Sen. Dianne Feinstein, a longtime advocate of stricter gun control measures, introduced a bill Wednesday that would ban the sale and possession of bump-stock equipment and other devices that essentially turn a semiautomatic weapon into an automatic one.
The Bureau of Alcohol, Tobacco, Firearms and Explosives (ATF) told reporters Tuesday that multiple bump stocks were found in the hotel room used by the shooter, who opened fire during the Route 91 Harvest Music Festival on Sunday, killing 58 people and injuring over 500 others.
According to a copy of the bill text provided to ABC, it would go into effect 180 days after its passage.
“It shall be unlawful for any person to import, sell, manufacture, transfer or possess, in or affecting interstate or foreign commerce, a trigger crank, a bump-fire device or any part, combination of parts, component, device, attachment or accessory that is designed or functions to accelerate the rate of fire of a semiautomatic rifle but not convert the semiautomatic rifle into a machine gun,” the bill states.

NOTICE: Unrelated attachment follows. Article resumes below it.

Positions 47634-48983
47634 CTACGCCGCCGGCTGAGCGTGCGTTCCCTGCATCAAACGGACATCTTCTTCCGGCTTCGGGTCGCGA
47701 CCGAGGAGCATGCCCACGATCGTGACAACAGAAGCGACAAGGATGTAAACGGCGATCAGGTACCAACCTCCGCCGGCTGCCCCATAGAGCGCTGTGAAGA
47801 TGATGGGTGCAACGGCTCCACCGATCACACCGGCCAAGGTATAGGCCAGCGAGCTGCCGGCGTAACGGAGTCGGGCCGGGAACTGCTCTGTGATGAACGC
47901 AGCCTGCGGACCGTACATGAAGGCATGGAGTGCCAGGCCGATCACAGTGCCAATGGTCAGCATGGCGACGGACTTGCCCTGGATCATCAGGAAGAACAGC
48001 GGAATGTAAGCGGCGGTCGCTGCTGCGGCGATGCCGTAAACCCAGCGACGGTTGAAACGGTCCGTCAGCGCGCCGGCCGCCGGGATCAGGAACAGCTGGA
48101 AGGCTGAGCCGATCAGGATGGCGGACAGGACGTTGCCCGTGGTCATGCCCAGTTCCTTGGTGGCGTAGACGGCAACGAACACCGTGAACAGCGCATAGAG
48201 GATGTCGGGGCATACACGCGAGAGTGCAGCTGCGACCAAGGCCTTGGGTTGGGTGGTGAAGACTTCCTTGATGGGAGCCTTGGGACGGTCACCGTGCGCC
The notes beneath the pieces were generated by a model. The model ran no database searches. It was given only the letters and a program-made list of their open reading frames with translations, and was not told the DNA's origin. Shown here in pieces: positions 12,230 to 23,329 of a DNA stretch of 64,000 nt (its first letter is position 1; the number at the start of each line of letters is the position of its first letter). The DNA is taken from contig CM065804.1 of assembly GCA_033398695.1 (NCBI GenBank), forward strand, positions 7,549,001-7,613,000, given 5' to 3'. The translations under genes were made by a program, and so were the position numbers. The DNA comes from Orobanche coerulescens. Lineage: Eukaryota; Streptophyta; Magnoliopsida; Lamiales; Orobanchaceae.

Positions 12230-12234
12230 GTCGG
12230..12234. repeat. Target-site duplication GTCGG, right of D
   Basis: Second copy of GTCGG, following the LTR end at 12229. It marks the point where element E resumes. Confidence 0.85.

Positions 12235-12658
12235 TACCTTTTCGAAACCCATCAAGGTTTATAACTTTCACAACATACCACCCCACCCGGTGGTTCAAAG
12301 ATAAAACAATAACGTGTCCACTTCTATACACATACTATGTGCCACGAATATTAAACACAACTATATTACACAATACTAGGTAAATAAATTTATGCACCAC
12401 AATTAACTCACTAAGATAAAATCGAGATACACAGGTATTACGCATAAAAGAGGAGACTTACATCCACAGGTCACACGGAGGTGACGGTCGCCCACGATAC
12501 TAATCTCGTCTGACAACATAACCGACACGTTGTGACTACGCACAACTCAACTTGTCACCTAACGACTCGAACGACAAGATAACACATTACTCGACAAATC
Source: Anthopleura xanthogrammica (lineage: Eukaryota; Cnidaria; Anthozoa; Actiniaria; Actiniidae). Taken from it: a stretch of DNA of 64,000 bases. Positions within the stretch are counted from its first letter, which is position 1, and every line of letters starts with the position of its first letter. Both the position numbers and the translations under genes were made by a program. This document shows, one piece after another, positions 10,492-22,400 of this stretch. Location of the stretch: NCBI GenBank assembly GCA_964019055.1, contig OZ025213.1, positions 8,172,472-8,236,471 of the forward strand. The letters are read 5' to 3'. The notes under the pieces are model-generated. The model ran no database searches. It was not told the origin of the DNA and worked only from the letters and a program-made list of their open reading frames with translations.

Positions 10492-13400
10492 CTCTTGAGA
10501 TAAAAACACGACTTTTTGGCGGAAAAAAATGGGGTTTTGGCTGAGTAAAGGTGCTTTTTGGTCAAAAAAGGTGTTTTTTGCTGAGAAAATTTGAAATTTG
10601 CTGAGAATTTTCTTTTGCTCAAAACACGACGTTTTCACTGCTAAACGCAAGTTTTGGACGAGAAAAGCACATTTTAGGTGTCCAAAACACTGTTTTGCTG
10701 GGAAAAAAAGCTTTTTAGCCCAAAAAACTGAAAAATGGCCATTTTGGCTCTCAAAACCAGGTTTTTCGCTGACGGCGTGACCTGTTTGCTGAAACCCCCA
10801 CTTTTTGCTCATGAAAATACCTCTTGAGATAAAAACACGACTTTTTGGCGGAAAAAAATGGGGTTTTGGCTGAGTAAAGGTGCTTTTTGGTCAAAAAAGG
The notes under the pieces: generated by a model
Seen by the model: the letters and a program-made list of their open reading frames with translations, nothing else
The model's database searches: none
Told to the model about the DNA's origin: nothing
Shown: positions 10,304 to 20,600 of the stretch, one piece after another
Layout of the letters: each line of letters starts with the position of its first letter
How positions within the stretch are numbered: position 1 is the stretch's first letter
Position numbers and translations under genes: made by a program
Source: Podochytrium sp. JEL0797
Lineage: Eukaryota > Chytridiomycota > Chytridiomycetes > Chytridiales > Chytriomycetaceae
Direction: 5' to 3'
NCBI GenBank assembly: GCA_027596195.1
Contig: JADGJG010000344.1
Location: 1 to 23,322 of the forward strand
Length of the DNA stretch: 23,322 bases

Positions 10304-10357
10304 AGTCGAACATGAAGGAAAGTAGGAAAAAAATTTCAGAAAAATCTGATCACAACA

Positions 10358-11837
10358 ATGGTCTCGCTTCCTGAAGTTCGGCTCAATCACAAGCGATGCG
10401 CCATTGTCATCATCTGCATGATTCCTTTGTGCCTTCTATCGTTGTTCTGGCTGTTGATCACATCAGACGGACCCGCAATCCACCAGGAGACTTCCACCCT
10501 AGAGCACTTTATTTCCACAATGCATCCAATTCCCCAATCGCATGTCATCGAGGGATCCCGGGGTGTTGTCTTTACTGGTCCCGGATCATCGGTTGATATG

The ban would not apply to sales or possession of the devices by U.S. agencies or departments.
Feinstein, who in 2013 authored an assault weapons ban bill, which failed 40-60 in the Senate, currently has 24 co-sponsors of the bill, all Democrats.
Republican leaders have pushed back on Democrats' calls for tightening gun control legislation after the shooting, calling the demands premature.
"I think it's particularly inappropriate to politicize an event like this," Senate Majority Leader Mitch McConnell, R-Ky., said Tuesday. "The investigation's not even been completed. And I think it's premature to be discussing legislative solutions if there are any."
"In the meantime, our priority is on tax reform, as my colleagues have indicated," McConnell added.
ABC News' Benjamin Siegel contributed to this report.